The other day, I was out and about shopping for a remote car starter so I don’t have to spend the winter getting into a car so cold it makes the Pluto seem down right balmy. I was reading the particulars of a model when a salesman (read: teenage boy) asked me if I needed any help, and I did. I was wondering how far 3000 feet was in terms that my non-technical brain could comprehend, such as about three blocks, the length of a football field, from here to that 7-11. He looked at me square in the face said, “I don’t use feet like people from your generation. I learned the metric system.” I’m sure my eyebrows hit my hairline as I scoffed, “people from my generation.” But you know what? It’s true. I’m no longer a 20 or 30 something. I am from another generation than this kid. And you know what else? I’m gosh darn happy about it!
In the spirit of embracing my awesome age, I present to you my 8 life lessons that didn’t come with the box.
- Be present – John Lennon (and my dad) said it best, “Life if what happens while you are busy making other plans.” And this is so true. Living in the future of what might happen or what you might be or get, prevents your from living in the moment. And you know what, this is all we have – this exact moment. There is no future or past. This is it. Now, this is not to say don’t make plans. Do. Make many! It’s exciting and awesome to think about the great things you might do or get or be, but if you think you will be happier once you get there or get this or be that, you are not living in the present. Be punch drunk happy with your today! You don’t get a do over.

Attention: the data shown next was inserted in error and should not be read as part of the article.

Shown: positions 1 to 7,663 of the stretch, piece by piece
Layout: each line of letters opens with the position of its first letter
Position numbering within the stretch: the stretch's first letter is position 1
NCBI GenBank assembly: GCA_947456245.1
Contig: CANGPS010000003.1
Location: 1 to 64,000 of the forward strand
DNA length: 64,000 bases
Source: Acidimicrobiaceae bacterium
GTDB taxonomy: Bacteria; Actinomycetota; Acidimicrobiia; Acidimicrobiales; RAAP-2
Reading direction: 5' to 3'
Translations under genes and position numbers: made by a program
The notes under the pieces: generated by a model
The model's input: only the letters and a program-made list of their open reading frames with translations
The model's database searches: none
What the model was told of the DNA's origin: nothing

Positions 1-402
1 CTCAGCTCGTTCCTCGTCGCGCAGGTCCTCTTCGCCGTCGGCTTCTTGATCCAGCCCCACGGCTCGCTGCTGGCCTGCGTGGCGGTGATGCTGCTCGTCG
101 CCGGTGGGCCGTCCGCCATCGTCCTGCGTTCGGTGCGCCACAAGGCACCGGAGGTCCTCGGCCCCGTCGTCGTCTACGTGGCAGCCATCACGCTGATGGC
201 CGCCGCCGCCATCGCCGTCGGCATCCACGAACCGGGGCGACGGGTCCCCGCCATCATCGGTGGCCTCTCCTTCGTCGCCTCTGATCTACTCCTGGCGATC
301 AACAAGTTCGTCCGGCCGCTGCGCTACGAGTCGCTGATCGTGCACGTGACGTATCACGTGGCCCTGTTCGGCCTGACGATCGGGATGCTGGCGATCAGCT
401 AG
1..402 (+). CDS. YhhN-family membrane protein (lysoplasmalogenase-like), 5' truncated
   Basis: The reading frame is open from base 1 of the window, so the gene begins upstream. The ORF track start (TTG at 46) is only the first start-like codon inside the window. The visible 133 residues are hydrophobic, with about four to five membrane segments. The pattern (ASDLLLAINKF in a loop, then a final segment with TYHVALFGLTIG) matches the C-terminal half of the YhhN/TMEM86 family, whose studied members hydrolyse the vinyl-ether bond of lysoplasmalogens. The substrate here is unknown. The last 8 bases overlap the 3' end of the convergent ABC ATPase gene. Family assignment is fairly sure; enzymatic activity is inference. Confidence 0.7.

- Value friendships – The quality of your friendships is a reflection of you. If you have a battlefield of fallen friendships in the wake of your life, then you may want to look at your contribution to these fallen friendships. On the other hand, a lifetime of solid friendships says something about how you value and treat people. Maintaining friendships is hard, especially when our lives to start to involve jobs, marriages, kids, struggles, family, and so on. Valuing friendships means making an effort to keep the friendship active, which also means being understanding and empathetic to a friend’s situation. Not every friendship will last a lifetime. And that’s okay. Some people come into your life for a reason. It’s your job to see the value in that relationship and to understand when to gently let it go.
- Have a sense of humour – Be able to laugh at yourself and see the humour in the kookiness of our world. Taking yourself too seriously is dumb, and how can you possibly relate to the foibles of another human being if you can’t see these things in yourself. It makes your life much better to look at it with humour. Happy people laugh, a lot.